Photographer Tim Smith, who spent his childhood in Barbados and Dominica, shares his collection of photographs featuring the Dominican community in East London and Bradford and images taken on the two islands.  There are also photographs by Tim’s father, Derek Smith, showing everyday life on the islands during the 1960s.

One image features 76-year-old Wade Bells outside a fish and rum shop in Wesley, Dominica. Wade lived in Ladbroke Grove in London during the 1960s and has now retired to Dominica. 

The museum is also holding Caribbean-themed activities during October half term week.  Young visitors can enjoy stories and songs about carnival in the Caribbean on 25 October or join an arts and crafts session to make your own mini Caribbean island on 26 October.

Island to Island is at the Redbridge Museum until 31 December. Entrance is free. Visit to find out more.

]]> 3
Kate Moss Exhibition at The Little Black Gallery Fri, 24 Jun 2011 10:22:37 +0000

Laura Mannering, freelance journalist and editor of travel blog, visits a photography exhibition at The Little Black Gallery:

In a rarefied corner of Chelsea, amid immaculate mews houses, purring sports cars and ladies who lunch, stands The Little Black Gallery. It may be small, but it is increasingly packing a punch on the London art scene. Alternating between shows by up-and-coming photographers and big names like Terry O’Neill and Bob Carlos Clarke, LBG champions young trailblazers and pays tribute to legends.

The gallery’s new exhibition sees film director Mike Figgis show off his talent for photography. Best known for the movie Leaving Las Vegas, he is also an accomplished lensman, his pictures reflecting the dreamy/gritty style which is his directorial trademark. Figgis’s Hollywood credentials, plus the identity of his main subject – the one and only Kate Moss – make this London’s most glamorous show of the moment.

Kate & Other Women is exhibited over the gallery’s two floors, with street level devoted to never-seen-before images of the supermodel.

The opening night saw a gregarious, well-heeled crowd flit around the provocative collection, which sees Kate smouldering in to-die-for lingerie (the photos were shot as part of an Agent Provocateur campaign). Downstairs the homage to Kate continues, combined with other celebrations of the female form, from theatrical nudes to pop culture babes.

Orange stickers showed the prints were selling too – a visit to LBG can create a hole in your wallet, as the exhibits are available to buy. If you can’t afford to splash out, there is a good range of photography books and postcards to go home with.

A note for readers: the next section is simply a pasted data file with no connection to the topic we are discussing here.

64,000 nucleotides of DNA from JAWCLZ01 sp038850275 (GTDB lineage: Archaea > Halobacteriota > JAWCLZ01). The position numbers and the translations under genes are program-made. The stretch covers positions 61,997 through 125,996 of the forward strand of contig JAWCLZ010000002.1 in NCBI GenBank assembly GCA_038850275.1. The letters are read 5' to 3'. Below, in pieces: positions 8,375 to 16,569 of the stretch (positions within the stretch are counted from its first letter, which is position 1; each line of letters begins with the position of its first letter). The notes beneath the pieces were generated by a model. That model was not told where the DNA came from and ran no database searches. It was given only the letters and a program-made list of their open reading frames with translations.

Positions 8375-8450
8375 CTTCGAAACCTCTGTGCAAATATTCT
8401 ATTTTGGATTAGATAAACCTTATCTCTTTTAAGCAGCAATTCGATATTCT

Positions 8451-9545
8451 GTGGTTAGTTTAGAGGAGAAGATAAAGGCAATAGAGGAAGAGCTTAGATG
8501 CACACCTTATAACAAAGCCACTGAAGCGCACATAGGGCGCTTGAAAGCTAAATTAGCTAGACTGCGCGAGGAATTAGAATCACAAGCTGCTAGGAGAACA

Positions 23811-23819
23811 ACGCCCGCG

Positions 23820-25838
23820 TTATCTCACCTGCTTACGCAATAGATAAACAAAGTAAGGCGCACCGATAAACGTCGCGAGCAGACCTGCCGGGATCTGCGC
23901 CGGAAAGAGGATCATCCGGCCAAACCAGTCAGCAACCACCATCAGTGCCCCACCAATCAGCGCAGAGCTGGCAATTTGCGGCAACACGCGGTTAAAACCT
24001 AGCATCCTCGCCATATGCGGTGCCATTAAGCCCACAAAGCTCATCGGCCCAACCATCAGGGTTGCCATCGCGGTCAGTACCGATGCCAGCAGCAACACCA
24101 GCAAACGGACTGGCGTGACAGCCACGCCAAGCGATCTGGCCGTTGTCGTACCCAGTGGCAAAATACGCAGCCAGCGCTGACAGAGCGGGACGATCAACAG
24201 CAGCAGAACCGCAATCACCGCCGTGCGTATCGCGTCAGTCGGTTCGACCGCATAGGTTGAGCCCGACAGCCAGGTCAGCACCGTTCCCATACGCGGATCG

Never afraid to shy away from controversy, the gallery has forged a reputation for pushing boundaries. What really puts it on the map though is its archive of work by Bob Carlos Clarke – one of Britain’s most highly-regarded fashion photographers, who died in 2006.

Clarke was famous for creating erotically-charged images of famous names. A previous retrospective of his work sparked complaints that the content was not suitable to be seen by schoolchildren who were innocently passing the gallery’s plate-glass windows. In a tongue-in-cheek bid to appease any disgruntled locals, this year’s Carlos Clarke exhibition was dubbed “Peep Show” and saw the gallery’s windows blacked out, save for a small hole at grown-up eye level. 

Style, originality, wit and sex appeal make up the Little Black Gallery’s modus operandi – and the current combination of Figgis and Moss fits right in. Step inside for a taste of stardom.

Mike Figgis – Kate & Other Women: The Little Black Gallery, 13A Park Walk, London SW10 0AJ, until 30 July 2011. Visit for more information

]]> 0
London Street Photography at the Museum of London Thu, 17 Feb 2011 17:48:31 +0000 Paul Martin 1893. © Estate of Paul Martin. Museum of London George Reid. © Museum of London Henry Grant 1967-04 © Henry Grant Collection, Museum of London Lutz Dille c 1961 © The Estate of Lutz Dille, Museum of London Lutz Dille c 1961 © The Estate of Lutz Dille, Museum of London © Charlie Phillips, courtesy of Museum of London Peter Marshall, 1991, © Peter Marshall Museum of London It's pants in Wathamstow 2002. © Adrian Fisk Stephen McLaren © Stephen McLaren courtesy of Museum of London